Controversial shooter Six Days In Fallujah will introduce a new procedural architecture technique to ensure no two matches play exactly the same.
The title, which centres on the Second Battle For Fallujah during the second Gulf War, will offer endlessly replayable maps.
Six Days In Fallujah Will Use Procedurally Generated Maps
Check out the feature in action below:
“Marines told us they never knew what was waiting behind the next door,” says Six Days in Fallujah’s creative director, Jaime Griesemer.
“But, in video games, we play the same maps over and over again. Just knowing the layout of a building in advance makes playing a combat encounter in a video game very different than actual combat.”
“Memorizing maps is fake. It’s that simple,” says Sgt. Adam Banotai, who led a squad of Marines block-by-block through Fallujah. “Clearing an unfamiliar building or neighborhood is terrifying. You have no idea what’s about to happen, and this is one of the reasons we experienced such high casualties.”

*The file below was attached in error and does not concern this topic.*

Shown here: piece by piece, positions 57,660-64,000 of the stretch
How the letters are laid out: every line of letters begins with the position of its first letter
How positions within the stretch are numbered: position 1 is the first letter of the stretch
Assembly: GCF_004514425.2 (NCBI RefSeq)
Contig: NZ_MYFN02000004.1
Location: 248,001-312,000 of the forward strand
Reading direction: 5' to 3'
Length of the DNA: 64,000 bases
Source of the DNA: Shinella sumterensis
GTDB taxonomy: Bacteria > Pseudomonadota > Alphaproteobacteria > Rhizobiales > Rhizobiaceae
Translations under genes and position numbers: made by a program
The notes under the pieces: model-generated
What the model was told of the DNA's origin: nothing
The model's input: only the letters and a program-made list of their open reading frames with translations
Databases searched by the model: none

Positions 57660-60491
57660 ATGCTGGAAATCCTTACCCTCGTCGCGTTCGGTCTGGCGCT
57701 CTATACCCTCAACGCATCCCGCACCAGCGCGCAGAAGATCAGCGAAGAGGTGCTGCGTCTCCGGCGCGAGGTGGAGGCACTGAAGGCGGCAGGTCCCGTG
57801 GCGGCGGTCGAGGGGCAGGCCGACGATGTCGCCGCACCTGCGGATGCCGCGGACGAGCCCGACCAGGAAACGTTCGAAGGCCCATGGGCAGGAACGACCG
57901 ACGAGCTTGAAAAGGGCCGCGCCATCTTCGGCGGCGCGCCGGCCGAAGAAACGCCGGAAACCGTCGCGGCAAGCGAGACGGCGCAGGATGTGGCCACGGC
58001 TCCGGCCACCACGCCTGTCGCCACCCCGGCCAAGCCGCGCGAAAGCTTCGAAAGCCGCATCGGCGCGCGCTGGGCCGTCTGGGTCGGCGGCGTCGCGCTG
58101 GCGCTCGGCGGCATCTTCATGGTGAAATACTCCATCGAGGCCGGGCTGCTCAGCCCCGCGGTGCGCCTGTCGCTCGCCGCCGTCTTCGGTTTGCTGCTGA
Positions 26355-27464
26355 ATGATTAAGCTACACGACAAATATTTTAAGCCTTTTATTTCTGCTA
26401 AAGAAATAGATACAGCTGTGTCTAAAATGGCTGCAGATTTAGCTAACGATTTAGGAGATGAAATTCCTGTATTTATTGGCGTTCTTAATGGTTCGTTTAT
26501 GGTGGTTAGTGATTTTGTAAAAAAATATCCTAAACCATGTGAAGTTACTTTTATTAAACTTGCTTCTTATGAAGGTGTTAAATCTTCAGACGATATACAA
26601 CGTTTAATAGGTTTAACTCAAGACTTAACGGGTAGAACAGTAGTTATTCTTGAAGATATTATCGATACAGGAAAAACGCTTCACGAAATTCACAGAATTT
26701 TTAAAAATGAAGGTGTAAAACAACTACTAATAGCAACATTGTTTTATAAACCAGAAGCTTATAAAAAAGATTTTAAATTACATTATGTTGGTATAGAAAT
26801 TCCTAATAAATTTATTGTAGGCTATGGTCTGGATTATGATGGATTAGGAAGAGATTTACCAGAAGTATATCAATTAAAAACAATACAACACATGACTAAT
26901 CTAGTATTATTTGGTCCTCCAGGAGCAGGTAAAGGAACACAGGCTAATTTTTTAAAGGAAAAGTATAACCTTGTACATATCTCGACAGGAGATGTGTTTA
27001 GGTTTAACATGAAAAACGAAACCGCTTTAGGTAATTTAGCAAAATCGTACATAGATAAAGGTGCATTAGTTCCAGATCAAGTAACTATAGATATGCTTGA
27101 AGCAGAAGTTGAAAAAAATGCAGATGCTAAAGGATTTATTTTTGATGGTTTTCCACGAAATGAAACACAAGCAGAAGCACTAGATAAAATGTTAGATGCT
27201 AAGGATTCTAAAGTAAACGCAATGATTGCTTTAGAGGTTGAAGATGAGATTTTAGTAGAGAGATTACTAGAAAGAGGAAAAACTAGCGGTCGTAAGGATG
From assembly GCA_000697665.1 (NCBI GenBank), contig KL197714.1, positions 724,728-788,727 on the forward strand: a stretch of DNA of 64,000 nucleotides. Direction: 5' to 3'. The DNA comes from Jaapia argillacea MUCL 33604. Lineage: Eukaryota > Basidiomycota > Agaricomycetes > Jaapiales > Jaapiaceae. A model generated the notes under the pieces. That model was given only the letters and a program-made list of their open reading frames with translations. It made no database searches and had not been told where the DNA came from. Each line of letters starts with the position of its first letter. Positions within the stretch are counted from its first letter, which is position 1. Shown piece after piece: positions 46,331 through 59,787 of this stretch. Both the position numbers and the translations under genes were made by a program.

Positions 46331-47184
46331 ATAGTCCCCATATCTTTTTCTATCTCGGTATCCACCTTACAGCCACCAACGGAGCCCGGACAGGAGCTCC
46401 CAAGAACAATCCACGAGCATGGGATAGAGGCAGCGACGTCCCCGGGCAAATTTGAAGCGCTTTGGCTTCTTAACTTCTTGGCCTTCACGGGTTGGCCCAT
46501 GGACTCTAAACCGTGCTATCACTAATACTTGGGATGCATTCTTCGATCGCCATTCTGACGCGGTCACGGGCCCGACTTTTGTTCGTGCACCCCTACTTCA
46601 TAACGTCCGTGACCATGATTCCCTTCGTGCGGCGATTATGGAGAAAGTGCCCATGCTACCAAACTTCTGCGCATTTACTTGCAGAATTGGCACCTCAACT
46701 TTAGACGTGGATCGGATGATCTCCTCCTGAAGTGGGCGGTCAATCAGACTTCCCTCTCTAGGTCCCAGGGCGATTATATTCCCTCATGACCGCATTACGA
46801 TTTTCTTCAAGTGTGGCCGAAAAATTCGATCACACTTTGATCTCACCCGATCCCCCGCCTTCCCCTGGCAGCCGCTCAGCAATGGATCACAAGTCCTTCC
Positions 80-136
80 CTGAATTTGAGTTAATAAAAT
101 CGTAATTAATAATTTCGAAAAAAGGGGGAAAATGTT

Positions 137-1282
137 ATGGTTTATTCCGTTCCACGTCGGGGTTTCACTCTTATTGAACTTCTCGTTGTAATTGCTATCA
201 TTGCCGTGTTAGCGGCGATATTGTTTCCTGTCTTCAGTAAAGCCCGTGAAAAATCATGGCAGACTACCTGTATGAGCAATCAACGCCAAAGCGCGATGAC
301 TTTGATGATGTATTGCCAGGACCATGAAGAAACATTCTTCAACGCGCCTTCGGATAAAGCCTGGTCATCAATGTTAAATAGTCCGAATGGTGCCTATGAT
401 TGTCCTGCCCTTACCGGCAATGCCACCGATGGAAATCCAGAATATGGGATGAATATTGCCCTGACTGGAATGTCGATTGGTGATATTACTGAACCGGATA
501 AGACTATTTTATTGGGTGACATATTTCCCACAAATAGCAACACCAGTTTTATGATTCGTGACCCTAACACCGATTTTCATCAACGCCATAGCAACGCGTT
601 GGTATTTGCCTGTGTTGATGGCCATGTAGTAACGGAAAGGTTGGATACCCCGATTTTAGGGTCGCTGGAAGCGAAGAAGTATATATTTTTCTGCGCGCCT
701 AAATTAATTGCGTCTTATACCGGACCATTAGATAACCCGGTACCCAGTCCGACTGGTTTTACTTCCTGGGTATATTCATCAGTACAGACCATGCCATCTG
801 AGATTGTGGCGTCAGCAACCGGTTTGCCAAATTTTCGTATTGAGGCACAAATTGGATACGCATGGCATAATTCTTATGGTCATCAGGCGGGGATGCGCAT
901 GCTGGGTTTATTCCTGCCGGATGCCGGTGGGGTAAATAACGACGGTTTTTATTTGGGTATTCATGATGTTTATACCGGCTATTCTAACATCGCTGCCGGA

According to developers Highwire Games and Victura, the team will essentially build its maps from procedural pieces to ensure the need to move tactically throughout.
“With Procedural Architecture, even the game designer doesn’t know what’s about to happen in Six Days in Fallujah,” according to Victura CEO Peter Tamte. “And the best way to overcome this uncertainty is by deploying real military tactics, just like you would if you were really there.”
The game recently came under fire after Victura boss Peter Tamte claimed it would be apolitical. The studio has since backtracked on this stance.